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dress codes

Three popular articles this week on HRinfodesk

The three popular articles this week on HRinfodesk deal with: Ontario’s current and upcoming minimum wage; whether the terms of an employee’s employment contract could be implied because of industry practice; and Ontario Human Rights Commission’s new report, Not on the menu: OHRC inquiry report on sexualized and gender-based dress codes in restaurants.

 

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Five employment issues facing Ontario retailers

I am fortunate in my practice to work with clients in different industries, ranging from healthcare and social services to traditional manufacturing. Although employment laws generally apply to all industries in much the same way, there are usually certain issues that some industries face more than others. This is true of many clients I assist in the retail industry.

 

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Employers should think carefully before imposing a dress code

While employers may believe that they have a broad right to regulate what employees wear in the workplace, this is not the case. The question of what requirements an employer can impose on an employee’s appearance can actually be quite complex because the imposition of dress codes create a tension between an employee’s right to look the way they want and the employer’s business interest in regulating appearances. Unless an employer can provide an objective explanation of why the dress code is necessary, arbitrators typically find in favour of employees’ interests in self-expression.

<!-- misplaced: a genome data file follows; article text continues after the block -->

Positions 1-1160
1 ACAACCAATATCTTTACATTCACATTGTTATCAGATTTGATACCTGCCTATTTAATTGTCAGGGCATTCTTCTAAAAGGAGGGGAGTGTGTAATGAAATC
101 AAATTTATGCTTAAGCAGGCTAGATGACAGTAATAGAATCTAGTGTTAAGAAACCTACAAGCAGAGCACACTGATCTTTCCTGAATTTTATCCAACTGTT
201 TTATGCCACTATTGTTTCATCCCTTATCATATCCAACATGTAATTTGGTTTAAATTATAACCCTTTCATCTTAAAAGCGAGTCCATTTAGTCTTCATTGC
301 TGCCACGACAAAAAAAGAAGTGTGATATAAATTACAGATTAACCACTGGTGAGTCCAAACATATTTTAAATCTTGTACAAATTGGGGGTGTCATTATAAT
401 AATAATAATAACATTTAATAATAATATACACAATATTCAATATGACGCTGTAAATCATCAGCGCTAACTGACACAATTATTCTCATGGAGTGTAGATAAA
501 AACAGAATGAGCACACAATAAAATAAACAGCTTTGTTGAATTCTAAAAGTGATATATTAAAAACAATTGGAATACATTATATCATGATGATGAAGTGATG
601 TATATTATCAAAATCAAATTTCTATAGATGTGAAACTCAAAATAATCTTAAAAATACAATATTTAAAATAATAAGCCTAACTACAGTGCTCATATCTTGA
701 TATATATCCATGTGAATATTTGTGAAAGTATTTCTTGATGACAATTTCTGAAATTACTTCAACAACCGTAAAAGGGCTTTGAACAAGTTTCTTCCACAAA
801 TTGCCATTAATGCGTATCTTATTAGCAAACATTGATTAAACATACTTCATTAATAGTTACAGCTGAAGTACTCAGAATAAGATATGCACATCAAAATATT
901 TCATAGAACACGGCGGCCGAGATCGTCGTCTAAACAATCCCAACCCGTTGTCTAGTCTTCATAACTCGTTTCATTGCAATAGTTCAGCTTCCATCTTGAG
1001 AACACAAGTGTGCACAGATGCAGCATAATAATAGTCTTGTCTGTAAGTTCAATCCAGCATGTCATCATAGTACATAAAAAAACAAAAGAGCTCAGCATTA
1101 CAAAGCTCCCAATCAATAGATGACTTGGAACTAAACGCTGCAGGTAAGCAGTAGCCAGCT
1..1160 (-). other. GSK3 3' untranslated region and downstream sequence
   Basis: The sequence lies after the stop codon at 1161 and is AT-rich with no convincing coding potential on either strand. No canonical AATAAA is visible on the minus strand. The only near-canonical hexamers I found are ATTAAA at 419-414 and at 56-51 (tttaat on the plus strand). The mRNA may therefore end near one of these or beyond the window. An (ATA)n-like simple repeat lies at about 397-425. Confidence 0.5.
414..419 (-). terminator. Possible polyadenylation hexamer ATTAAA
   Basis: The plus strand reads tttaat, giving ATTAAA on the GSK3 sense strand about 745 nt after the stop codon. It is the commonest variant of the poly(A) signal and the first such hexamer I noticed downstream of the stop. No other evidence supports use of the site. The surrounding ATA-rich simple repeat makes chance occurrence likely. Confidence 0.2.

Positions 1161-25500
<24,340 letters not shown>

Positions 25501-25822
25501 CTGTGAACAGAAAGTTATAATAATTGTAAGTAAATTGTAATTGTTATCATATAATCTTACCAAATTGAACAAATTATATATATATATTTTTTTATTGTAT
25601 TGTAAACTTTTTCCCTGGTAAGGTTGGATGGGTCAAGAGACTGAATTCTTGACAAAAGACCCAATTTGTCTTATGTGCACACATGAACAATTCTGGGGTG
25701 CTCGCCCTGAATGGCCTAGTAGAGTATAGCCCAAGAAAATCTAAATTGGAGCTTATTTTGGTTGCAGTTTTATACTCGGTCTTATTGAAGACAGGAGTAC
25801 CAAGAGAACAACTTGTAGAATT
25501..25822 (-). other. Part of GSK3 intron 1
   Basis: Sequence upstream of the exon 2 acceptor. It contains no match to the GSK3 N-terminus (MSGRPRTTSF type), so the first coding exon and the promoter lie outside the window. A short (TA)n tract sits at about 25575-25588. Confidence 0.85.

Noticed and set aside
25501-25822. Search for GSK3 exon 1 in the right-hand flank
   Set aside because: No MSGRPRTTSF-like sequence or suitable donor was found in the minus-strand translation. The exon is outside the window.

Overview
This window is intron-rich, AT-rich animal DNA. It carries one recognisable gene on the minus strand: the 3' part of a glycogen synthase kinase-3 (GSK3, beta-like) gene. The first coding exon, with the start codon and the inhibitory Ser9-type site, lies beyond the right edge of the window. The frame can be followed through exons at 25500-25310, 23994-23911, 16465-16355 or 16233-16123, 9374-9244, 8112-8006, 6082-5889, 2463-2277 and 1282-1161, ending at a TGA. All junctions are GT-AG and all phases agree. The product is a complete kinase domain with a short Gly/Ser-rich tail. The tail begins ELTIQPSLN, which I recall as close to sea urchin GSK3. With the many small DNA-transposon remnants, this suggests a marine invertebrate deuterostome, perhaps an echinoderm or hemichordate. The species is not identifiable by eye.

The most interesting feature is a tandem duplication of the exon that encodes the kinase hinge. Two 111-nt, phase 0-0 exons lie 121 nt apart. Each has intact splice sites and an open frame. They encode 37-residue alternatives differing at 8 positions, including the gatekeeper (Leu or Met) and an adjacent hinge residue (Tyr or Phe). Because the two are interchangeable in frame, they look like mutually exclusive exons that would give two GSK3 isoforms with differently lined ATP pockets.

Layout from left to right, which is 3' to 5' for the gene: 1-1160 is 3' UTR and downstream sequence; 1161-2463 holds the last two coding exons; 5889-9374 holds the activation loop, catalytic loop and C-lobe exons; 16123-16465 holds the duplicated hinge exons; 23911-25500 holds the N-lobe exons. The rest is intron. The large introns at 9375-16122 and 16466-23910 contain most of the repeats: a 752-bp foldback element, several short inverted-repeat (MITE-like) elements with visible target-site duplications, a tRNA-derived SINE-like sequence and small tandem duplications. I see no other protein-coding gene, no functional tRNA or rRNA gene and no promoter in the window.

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Employer sexually harassed adolescent employee

The Yukon Human Rights Board of Adjudication just found that a teenaged employee was sexually harassed by her employer with persistent unwelcome sexual conduct. This finding was underscored by the power imbalance, age difference and generational communication issues present. That said, the harassment was considered to be at the most mild end of the spectrum of sexual harassment.

 

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What are an employer’s human rights obligations with respect to gender identity?

Across Canada, there is a trend in human rights law to increase protections for transgendered individuals. Last year, Ontario and Manitoba joined the Northwest Territories in expressly including “gender identity” as a prohibited ground of discrimination under their human rights legislation. Ontario also included “gender expression” as a prohibited ground. In addition, Nova Scotia in 2012 added “gender identity” and “gender expression” to its Human Rights Act to protect transgendered persons from discrimination.

 

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